Benefit claimants who break the conditions of their job search requirements should be given "top-up" benefit cards and asked to sign on daily, according to a report released today by think tank Policy Exchange.
The report recommends a series of solutions to tackle the problem of incorrectly applied sanctions as well as punishing noncompliant behaviour.
68,000 people a year have their benefits taken away by mistake, according to the research. The number refers to claimants of Jobseeker's allowance (JSA) who have failed to attend an interview for the first time and receive a sanction which is appealed and subsequently overturned.
Every month, roughly five per cent of JSA recipients are sanctioned, with 29 per cent of those who receive their first lower-tier sanction having it overturned, meaning 5,600 are wrongly sanctioned. The paper draws attention to the hardship this can cause for claimants, citing estimates that 43 per cent of those using food banks are doing so due to a stoppage in their benefits.
The report argues that the current system is insufficiently responsive to circumstances, varying from being too lenient and too strict.
To tackle the problem of mistaken benefit withdrawal and a lack of engagement with the job centre by some on JSA, the report recommends that first time offenders be given a benefits card credited with their weekly benefit, as opposed to the current system where claimants can face four weeks without funds.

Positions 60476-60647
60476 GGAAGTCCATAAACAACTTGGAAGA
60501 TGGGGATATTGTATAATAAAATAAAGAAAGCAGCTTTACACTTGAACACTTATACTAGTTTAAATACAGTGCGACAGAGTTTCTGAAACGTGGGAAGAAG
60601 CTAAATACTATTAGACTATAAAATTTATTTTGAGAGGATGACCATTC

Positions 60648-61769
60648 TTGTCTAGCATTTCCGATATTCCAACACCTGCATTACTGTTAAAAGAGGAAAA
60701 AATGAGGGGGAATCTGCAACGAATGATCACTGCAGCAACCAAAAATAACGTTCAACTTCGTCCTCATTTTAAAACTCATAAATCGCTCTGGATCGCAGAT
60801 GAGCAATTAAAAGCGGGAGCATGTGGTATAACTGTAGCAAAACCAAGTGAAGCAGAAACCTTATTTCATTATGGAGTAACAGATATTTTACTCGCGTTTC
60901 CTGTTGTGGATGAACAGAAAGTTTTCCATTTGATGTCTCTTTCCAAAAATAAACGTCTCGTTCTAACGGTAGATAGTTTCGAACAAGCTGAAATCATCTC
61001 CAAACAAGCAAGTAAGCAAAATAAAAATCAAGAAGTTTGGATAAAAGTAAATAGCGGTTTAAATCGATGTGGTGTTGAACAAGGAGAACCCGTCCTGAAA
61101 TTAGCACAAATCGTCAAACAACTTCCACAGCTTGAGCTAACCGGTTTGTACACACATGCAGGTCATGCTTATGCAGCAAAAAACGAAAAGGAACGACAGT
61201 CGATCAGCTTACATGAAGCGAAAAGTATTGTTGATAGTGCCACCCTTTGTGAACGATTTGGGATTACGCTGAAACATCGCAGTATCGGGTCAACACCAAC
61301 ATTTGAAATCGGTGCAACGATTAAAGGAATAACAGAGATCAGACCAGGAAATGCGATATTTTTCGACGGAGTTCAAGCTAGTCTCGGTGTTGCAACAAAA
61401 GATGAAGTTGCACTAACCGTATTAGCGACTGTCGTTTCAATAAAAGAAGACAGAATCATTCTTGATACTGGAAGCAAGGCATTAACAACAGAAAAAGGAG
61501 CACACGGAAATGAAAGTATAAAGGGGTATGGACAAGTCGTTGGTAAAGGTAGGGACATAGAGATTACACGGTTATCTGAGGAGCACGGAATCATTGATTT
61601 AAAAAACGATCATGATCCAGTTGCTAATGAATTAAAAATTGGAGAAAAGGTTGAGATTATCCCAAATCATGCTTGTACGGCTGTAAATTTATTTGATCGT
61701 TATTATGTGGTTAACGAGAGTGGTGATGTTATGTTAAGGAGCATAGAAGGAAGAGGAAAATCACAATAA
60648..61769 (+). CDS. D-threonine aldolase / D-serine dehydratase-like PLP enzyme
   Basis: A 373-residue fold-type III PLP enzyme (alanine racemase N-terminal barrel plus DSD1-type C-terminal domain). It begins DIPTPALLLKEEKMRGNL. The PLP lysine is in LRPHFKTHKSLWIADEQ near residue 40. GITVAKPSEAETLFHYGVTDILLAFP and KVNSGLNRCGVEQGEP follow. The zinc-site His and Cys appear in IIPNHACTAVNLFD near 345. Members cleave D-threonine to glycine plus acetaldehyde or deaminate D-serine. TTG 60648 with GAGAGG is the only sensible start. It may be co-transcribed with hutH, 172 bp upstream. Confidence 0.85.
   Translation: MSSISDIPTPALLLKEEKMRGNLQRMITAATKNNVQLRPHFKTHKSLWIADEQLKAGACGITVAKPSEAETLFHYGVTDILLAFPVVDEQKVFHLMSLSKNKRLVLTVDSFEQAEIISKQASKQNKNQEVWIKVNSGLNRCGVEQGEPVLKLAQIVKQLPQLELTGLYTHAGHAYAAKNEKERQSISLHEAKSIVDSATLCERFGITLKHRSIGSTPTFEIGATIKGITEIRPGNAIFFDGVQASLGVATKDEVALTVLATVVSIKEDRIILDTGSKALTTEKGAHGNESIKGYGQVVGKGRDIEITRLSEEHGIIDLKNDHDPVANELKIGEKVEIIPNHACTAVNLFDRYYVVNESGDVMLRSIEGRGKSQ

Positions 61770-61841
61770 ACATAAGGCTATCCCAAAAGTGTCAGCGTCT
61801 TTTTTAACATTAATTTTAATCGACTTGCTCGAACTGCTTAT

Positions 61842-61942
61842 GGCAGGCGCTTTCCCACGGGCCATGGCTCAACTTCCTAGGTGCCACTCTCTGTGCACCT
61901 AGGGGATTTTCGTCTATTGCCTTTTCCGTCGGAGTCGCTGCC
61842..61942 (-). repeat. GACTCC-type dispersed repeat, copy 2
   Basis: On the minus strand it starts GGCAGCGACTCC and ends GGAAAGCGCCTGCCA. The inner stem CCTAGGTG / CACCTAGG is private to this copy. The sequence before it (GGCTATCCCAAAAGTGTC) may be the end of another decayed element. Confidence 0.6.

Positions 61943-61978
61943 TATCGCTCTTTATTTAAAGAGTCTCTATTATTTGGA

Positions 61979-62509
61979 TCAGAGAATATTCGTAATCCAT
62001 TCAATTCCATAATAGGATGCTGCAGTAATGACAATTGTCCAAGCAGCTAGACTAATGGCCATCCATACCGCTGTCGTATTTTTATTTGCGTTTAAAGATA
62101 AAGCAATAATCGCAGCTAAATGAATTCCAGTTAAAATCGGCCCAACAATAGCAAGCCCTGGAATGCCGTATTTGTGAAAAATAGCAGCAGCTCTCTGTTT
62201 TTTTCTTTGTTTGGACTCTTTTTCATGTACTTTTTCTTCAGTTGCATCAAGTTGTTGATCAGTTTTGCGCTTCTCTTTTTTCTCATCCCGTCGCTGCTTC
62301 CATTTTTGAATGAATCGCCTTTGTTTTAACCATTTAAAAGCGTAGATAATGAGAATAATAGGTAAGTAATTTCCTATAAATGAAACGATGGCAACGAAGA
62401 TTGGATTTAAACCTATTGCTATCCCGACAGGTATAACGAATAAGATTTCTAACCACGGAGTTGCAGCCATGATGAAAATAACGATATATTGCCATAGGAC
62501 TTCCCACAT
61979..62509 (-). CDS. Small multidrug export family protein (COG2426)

The card will allow the claimant to access benefits for no more than eight weeks. Should the claimant continue to break the rules both the card and the benefits would be withdrawn. These "yellow cards" would have to be picked from the job centre.
Policy Exchange also recommend tougher penalties should be imposed on those consistently breaking the terms of their job search requirements. The paper found that between October 2012 and September 2013, there were 30,000 claimants on their third sanction or more for lower tier offences.
Repeat offenders would have their benefits removed an extended period of time, from the current 13 to 26 weeks for a third breach. For each offence another 13 weeks would be added.
Guy Miscampbell, the author of the report, said:
The welfare system must have a sharp set of teeth. That is why the sanctions regime is so important.
However, it is clear there are a significant number of people who have their benefit taken away from them unfairly. Four weeks without any money is driving people to desperate measures, including a reliance on food banks.